Roy talks with great insight about: Capitalism, activism, Gandhi, non violence etc.
When Roy read from her essay, Listening to Grasshoppers, she said the problem with representative democracy is that there is “too much representation and not enough democracy.” She talked about how corporations have created structures that increase their decision-making power, leaving the rest of us with hapless, unimportant choices like “Pepsi or Coke?”.
Roy described how the arts has become one of the insidious ways the free market system wins control. Since it’s tough to find funding for shows and such, artists end up planning slightly more moderate events in order to secure corporate sponsors.
No reasonable person wants others to suffer. At least I used to believe that to be the case. The past few years have shown me that there really is a class of Americans perfectly willing to leave the least among us to fend for themselves. They see the social contract as being a luxury supported by losers and Liberals, a not so very good idea we can no longer afford and that only engenders dependence and sloth. What these advocates of an “every man for himself” world fail to realize is that some public assistance programs have benefits beyond merely looking out for the less fortunate. In some cases, there are actual, provable financial benefits to helping those in need of a hand up (NOTE: NOT the same as a “handout”). This is where my favorite Liberal wonk, Paul Krugman enters the picture.
There are those among us who view virtually any sort of charitable activity as borderline socialism, slowly but surely destroying the fabric of our country by creating a dependent class. That this heartless, inhuman world view is almost too absurd for words almost goes without saying. The cruelty inherent in such a cold, black view of the world is truly stunning. Enter Dennis Prager, a self-appointed expert on child hunger and all manner of other moral issues. Never being one to let facts get in the way of some truly satisfying self-righteous moral outrage, Prager is adept at cherry-picking facts and misinterpreting them to fit whatever his preconceived notion of the moment happens to be.
In this case, Prager has his panties in a wad over the Los Angeles Unified School District’s “Food for Thought” free breakfast program, which is being discontinued. The immorality of feeding children aside, Prager is all atwitter over not being able to understand the need for such a program.
Divides between the rich and the poor are nothing new in New York, but the storm brought them vividly to the surface. There were residents like me who could invest all of their time and energy into protecting their families. And there were New Yorkers who could not.
Those with a car could flee. Those with wealth could move into a hotel. Those with steady jobs could decline to come into work. But the city’s cooks, doormen, maintenance men, taxi drivers and maids left their loved ones at home.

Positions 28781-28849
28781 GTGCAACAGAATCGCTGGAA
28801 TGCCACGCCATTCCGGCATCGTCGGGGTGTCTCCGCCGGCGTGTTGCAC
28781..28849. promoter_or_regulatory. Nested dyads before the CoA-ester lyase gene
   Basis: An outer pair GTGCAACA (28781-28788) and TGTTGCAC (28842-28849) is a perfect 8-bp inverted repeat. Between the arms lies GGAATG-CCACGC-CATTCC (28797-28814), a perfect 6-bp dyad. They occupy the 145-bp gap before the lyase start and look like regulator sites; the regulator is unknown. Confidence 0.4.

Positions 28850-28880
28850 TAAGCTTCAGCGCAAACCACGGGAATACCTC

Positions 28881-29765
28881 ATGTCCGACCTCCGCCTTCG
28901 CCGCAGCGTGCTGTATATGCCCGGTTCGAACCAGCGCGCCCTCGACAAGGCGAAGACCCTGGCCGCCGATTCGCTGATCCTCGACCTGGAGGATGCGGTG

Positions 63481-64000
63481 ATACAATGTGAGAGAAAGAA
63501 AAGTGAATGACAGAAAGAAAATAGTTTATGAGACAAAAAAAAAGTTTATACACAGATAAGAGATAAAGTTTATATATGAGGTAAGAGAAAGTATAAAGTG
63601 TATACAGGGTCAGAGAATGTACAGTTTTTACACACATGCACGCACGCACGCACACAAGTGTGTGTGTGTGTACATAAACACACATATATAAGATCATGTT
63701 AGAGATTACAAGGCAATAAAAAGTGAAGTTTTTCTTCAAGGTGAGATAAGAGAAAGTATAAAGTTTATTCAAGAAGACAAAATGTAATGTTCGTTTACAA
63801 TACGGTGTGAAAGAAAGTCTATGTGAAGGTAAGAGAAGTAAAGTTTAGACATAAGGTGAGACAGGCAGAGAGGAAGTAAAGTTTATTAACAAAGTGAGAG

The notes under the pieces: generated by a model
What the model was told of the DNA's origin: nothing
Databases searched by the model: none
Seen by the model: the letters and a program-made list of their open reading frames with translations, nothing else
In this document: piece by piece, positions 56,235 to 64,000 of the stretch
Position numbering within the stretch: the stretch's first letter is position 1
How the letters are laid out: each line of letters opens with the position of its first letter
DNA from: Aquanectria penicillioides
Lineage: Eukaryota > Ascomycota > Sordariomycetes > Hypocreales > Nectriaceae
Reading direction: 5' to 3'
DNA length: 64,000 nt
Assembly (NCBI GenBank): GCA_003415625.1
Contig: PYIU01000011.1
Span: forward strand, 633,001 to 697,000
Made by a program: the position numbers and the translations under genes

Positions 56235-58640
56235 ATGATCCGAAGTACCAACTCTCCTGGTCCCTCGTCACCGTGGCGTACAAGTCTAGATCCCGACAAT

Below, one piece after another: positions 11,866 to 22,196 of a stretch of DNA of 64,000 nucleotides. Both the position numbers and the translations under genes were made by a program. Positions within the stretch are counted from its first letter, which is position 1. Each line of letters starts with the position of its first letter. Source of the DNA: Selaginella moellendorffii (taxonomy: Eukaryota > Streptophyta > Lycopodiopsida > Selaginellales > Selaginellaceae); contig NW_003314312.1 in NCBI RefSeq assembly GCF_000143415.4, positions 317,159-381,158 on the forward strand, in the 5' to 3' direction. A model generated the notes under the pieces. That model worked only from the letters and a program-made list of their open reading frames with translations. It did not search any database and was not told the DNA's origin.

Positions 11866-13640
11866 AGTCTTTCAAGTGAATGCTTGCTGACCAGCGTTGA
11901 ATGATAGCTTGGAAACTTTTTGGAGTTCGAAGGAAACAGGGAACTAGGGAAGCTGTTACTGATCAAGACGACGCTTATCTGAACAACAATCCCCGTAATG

New census data shows that the city is the most economically divided it has been in a decade, according to the New York Times. As has occurred across the country, the rich are getting richer and the poor are getting poorer. Twenty-one percent of the city is in poverty, and the median household income decreased by $821 annually. Per the Times: “Median income for the lowest fifth was $8,844, down $463 from 2010. For the highest, it was $223,285, up $1,919.”
Manhattan, the city’s wealthiest and most gentrified borough, is an extreme example. Inequality here rivals parts of sub-Saharan Africa. Last year the wealthiest 20 percent of Manhattan residents made $391,022 a year on average, according to census data. The poorest 20 percent made $9,681.
All told, Manhattan’s richest fifth made 40 times more money than its poorest fifth, up from 38 times in 2010. Only a handful of developing countries – such as Namibia and Sierra Leone – have higher inequality rates.
In the Union Square area, New York’s privileged – including myself – could have dinner, order a food delivery and pick up supplies an hour or two before Sandy made landfall. The cooks, cashiers and hotel workers who stayed at work instead of rushing home made that possible.
Madrid — Every fifth resident lives in poverty in Spain, new figures showed Monday.
The national statistics institute INE said 21.1 percent of the 47 million population lives below the poverty line, meaning they live on less than $9,610 annually.
That is slightly less than a year ago, when the percentage stood at 21.8 percent. The apparent improvement, however, is only due to the increase of elderly people whose pensions constitute a relatively stable income, INE said.
The number of minors aged under 16 living in poverty has increased to 21 percent from 19.4 per cent in 2011.